It was vital to scale up the Initiative, but only the private sector was in a position to do so. Accordingly, the United Nations was striving to create the necessary conditions by bringing together the private sector, including traders and shipping companies, and regulators to promote better understanding of the practical difficulties stemming from the sanctions.

Furthermore, no additional demands had been made of the United Nations beyond what had been included in the initial memorandum of understanding between the Organization and the Russian Federation, which had not been granted any concessions in order to remain a party to the Initiative. There was no need for a separate agreement on the ammonia pipeline, as the matter was covered under the Initiative. SG Grynspan was optimistic that both Ukraine and the Russian Federation were interested in negotiating a resumption of exports through the pipeline.

UNCTAD announcements

Catherine Huissoud, for the United Nations Conference on Trade and Development (UNCTAD), announced that on Tuesday, 22 November, at 9.30 a.m., UNCTAD would hold a hybrid press conference to launch the UNCTAD report on Palestine to the UN General Assembly (under embargo until 6 p.m. on 22 November). Mr. Mutasim Elagraa, Economist, would be speaking.

UNCTAD would also be holding a hybrid press conference on Wednesday, 23 November, at 1.30 p.m., on the publication of the Review of Maritime Transport 2022 (under embargo until 7 a.m. on 29 November). Speakers would include Ms. Rebeca Grynspan, UNCTAD Secretary-General, and Ms. Shamika Sirimanne, Director, Division on Technology and Logistics.

Ebola outbreak in Uganda

In response to a question, Tarik Jašarević, for the World Health Organization (WHO), said that there had been 141 confirmed cases of Ebola in Uganda and 22 probable cases, including 55 confirmed and 22 probable deaths; 73 patients had recovered. Trials of three vaccines for the Sudan strain of the virus were set to begin shortly.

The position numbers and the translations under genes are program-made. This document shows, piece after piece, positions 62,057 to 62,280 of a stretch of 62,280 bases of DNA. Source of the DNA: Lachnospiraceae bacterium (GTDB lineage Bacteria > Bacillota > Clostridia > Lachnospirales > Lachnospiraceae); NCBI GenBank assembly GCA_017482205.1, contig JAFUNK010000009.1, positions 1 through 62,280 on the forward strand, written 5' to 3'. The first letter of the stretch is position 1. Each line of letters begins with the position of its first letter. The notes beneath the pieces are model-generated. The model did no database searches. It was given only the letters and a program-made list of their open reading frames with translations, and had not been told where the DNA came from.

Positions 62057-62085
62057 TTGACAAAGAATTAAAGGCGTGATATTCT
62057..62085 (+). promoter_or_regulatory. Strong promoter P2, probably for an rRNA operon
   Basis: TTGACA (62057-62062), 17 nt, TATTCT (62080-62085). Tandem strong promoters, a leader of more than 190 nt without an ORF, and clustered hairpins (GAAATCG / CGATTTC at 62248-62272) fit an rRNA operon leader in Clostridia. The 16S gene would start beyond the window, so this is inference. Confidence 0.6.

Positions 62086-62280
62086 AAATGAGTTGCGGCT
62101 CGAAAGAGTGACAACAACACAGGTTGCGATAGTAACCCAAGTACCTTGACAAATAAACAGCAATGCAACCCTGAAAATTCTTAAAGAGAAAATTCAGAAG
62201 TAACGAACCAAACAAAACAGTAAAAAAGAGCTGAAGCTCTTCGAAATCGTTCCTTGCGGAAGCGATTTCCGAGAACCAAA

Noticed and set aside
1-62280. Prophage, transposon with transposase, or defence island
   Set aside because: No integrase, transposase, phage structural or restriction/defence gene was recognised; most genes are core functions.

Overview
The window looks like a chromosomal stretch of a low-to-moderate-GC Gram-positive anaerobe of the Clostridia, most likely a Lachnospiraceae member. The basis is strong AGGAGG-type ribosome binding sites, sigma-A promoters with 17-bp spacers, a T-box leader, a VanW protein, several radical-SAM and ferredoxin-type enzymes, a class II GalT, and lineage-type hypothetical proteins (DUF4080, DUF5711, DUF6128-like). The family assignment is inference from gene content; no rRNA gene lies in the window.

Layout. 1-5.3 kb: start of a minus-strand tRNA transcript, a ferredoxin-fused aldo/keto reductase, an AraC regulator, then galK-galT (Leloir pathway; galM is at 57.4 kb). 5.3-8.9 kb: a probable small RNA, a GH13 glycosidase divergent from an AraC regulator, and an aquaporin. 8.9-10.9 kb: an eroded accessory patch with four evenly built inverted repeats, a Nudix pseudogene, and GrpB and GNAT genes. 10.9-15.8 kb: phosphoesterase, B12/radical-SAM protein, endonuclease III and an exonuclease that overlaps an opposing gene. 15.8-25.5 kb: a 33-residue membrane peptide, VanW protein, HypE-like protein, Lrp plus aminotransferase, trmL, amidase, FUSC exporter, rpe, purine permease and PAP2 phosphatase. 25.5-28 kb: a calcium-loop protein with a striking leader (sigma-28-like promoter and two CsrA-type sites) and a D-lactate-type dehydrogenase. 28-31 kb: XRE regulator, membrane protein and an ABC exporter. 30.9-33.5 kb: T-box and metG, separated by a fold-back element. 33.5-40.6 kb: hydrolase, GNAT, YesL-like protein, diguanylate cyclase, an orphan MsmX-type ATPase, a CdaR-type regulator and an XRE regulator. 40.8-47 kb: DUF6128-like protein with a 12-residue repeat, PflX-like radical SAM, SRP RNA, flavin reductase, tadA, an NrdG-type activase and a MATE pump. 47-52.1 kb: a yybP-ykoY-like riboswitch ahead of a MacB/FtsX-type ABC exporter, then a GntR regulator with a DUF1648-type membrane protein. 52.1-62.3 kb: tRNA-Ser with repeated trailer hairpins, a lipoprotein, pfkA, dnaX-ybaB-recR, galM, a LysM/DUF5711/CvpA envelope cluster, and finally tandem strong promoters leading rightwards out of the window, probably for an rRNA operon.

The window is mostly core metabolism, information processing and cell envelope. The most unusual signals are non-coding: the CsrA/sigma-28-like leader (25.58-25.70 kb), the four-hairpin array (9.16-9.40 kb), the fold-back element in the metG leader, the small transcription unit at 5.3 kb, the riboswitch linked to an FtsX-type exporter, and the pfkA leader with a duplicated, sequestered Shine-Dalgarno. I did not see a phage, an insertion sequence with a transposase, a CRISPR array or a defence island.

Alessandra Vellucci, for the United Nations Information Service, said that the Committee against Torture would be concluding its review of the report of El Salvador that afternoon. The seventy-fifth session would close on Friday, 25 November.

She also said that the Committee on the Elimination of Racial Discrimination was concluding its review of the report of Bahrain and would be reviewing the reports of Botswana (21–22 November), Georgia (23–24 November) and Jamaica (24–25 November).

Ms. Vellucci announced that on Monday, 21 November, at 11 a.m., the World Intellectual Property Organization (WIPO) would hold a virtual press conference to launch the World Intellectual Property Indicators (WIPI) 2022 report under embargo until noon on 21 November), which looked at the global trends in use of intellectual property tools and at how innovative and creative activity had stood up under the pressures of the COVID-19 pandemic. Speakers would include Mr. Marco Aleman, Assistant Director General, IP and Innovation Ecosystems Sector, and Mr. Carsten Fink, Chief Economist.

She also announced that UN-Women, in cooperation with the United Nations Office at Geneva and the Permanent Mission of the European Union, would be holding a live tagging event (#OrangeTheWorld) on the Place des Nations to kickstart the 2022 16 Days of Activism against Gender-based Violence campaign, whose programme of activities would be published shortly.

Ms. Vellucci drew attention to the Secretary-General’s statements on the occasion of World Toilet Day on 19 November, as well as World Day of Remembrance for Road Traffic Victims and Africa Industrialization Day on 20 November.

She recalled that the annual media accreditation process had begun; journalists were urged to apply before the end of the year.